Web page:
Alwin Maas (links) en Steef Blok. Foto | Nathalie Doesburg-Blok

“I need a sounding board”

Working from home during this time of corona crisis is slowly becoming our new normal. We are learning to work with the changing parameters and negotiating our own personal pitfalls, adjusting to the demands of homeworking, and missing the campus and each other like never before. Cursor regularly calls in on fellow homeworkers to hear how they are doing. Today, we pay a virtual visit to a duo working from home: because every Thursday afternoon, TU/e Innovation Lab director Steef Blok and his personal assistant Alwin Maas work together from Blok’s home in Kaatsheuvel.

photo Nathalie Doesburg-Blok

They first started working together from home three weeks ago, Blok says. “You can simply do certain things better when you sit down at one table together. Sometimes you need to sign things, for example. In that case, sitting at a table is more convenient than using a video link.”

After five weeks of communicating exclusively online, Blok and Maas, who have been working together closely for ten years, decided it was safe to meet in person once a week. The large kitchen table in Blok’s home offers ample space for them to keep the required distance of one and a half meters, he says sitting behind that very same table. “I work from behind this table all day anyway, and not in in my office upstairs. We decided that Alwin could come over if neither of us showed any signs of a fever or a cold. He used to do so before the corona crisis as well.” Maas emphasizes that they don’t take the corona measures lightly. “At first it felt as if we were doing something that wasn’t quite right; that is why we only meet once a week maximum.”

Blok, who recently announced that he will leave Innovation Lab this fall, adds that they are careful indeed. “I’m 63 years old, which means I’m somewhat at risk – at least that’s how Alwin thinks I look like. But as director of a service, I need a sounding board, and for years now, Alwin has acted as one for me. So many things go on in the organization. You can directly respond to that following your emotions, as I’m inclined to do, but it’s wiser to put your feet up and calmly discuss it with Alwin first, during these afternoons. That has prevented me these last couple of weeks from doing anything rash. I’ve noticed that you also laugh more when you see each other in person. That too is important.”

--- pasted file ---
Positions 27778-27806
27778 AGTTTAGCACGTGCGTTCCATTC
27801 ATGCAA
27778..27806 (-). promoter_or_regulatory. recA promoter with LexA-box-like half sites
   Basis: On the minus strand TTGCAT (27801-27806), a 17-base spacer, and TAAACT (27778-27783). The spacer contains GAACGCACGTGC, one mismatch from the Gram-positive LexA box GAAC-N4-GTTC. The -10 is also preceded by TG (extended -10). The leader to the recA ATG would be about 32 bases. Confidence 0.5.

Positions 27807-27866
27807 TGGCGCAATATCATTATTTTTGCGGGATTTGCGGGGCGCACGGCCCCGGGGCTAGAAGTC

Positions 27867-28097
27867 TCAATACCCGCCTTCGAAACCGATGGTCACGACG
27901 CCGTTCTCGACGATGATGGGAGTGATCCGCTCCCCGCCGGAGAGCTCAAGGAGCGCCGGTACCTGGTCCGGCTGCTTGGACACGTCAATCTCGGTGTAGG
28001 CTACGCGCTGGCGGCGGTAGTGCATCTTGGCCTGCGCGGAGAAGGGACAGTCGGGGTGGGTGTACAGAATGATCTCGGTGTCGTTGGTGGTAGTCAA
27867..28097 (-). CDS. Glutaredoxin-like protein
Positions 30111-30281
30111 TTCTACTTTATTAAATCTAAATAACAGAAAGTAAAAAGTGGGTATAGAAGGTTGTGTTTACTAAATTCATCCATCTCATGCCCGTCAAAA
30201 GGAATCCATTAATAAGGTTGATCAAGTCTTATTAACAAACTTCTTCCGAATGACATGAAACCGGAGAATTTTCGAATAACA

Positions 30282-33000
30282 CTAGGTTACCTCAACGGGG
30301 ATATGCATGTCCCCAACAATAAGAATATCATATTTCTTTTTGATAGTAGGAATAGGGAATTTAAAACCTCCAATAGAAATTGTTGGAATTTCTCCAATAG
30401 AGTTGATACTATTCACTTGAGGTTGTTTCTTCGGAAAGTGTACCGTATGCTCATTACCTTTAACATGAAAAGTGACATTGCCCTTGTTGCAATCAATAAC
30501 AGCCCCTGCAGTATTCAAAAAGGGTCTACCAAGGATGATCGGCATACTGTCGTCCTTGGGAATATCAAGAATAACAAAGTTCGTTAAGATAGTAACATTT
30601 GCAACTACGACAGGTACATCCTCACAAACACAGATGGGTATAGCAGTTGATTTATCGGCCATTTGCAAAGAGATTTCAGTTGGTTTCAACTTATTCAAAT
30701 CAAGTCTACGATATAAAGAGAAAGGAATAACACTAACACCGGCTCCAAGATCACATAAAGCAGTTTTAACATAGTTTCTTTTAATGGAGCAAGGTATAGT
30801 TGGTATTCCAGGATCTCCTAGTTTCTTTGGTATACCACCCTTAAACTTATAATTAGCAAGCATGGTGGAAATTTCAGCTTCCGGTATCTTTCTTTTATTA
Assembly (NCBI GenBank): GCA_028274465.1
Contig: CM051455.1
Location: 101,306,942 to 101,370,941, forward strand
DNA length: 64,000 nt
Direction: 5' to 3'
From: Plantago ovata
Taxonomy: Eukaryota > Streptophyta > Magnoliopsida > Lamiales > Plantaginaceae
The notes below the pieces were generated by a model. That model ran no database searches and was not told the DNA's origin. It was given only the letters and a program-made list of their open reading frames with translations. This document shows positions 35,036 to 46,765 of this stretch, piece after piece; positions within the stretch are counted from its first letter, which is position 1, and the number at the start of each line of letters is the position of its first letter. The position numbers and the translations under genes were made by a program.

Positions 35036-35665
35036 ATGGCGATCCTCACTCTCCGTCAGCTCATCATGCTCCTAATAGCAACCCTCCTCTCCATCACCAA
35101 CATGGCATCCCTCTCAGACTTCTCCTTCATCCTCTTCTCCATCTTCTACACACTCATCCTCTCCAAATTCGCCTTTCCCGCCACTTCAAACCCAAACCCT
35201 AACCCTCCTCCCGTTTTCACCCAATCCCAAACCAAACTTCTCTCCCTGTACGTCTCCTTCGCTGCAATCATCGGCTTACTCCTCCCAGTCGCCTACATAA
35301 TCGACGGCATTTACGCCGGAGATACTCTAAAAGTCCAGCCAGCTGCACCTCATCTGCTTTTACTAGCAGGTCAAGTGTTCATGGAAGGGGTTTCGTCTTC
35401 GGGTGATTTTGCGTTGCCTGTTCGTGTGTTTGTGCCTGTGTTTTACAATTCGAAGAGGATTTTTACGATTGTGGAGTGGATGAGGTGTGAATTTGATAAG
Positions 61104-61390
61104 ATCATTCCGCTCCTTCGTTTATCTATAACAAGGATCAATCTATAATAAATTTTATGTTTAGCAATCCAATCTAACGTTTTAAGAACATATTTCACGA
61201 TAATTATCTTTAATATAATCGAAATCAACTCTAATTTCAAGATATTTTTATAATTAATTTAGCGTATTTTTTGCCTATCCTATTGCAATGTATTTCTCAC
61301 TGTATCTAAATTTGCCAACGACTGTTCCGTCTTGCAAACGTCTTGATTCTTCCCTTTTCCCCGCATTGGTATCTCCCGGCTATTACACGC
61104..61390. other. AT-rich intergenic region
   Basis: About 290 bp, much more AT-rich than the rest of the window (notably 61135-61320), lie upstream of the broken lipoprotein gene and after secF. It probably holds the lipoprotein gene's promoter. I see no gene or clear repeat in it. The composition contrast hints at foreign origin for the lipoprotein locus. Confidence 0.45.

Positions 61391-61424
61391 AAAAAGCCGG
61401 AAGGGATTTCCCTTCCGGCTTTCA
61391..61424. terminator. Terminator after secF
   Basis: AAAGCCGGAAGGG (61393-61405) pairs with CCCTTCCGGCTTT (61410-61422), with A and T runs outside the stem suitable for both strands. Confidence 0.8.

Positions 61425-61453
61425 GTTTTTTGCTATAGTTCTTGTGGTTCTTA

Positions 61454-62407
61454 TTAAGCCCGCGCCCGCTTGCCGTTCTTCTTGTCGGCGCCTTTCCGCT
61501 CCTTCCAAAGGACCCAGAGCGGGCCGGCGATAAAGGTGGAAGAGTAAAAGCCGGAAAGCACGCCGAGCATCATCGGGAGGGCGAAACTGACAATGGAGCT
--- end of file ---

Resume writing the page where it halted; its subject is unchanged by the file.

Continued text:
Wet signature

Maas, who says he also paid Eindhoven Engine’s managing director Katja Pahnke a short visit this morning, adds: “In my position it’s important to also have a feeling for the people you work for. That’s more difficult when you only use video calls to stay in touch. When you ask someone how they are doing, you won’t get a complete answer that easily. But it’s also about simple things like a ‘wet’ signature I need for a registration in the trade register. We go through post items and emails, it’s really nice to do that physically.” Blok responds characteristically: “Of course, I also need to be able to see whether Alwin gains too much weight or not. That’s why it’s a good thing I can see to it here that he works hard enough.”

The work atmosphere is important, that much is clear. That is why all staff members at the Innovation Lab will meet virtually for drinks this Thursday afternoon (14 May), Blok says. “We had packages with six bottles of beer, a beer glass and a bag of nuts delivered to over forty people. I’m quiz master, apparently, and Alwin brought an actual bingo machine.”

Post-corona era

Blok is enthusiastic about how TU/e has dealt with the corona crisis. “The lecturers have handled the transition to online teaching extremely well, and the way in which the university communicated with staff members and students was very warm and showed much understanding of the human dimension. I’m very proud of that. But now we must think about the post-corona era. I think things will change permanently. We travel a lot within the Netherlands, for example, but I’m not going to travel to Utrecht for a half-hour meeting anymore. Now that people have gotten used to it, I expect we will rely more and more on video conferencing to hold meetings.

Maas agrees. “Some services, and perhaps some departments as well, were a bit suspicious about working from home, but I think people have proven that they can handle that freedom. That’s an important lesson.” Blok: “Working from home will perhaps continue to be necessary, if the open-plan offices in Atlas can only function permanently with a lower occupancy rate. I myself hate open-plan offices and already worked from home two days a week, and I might do that more often after this is over.”

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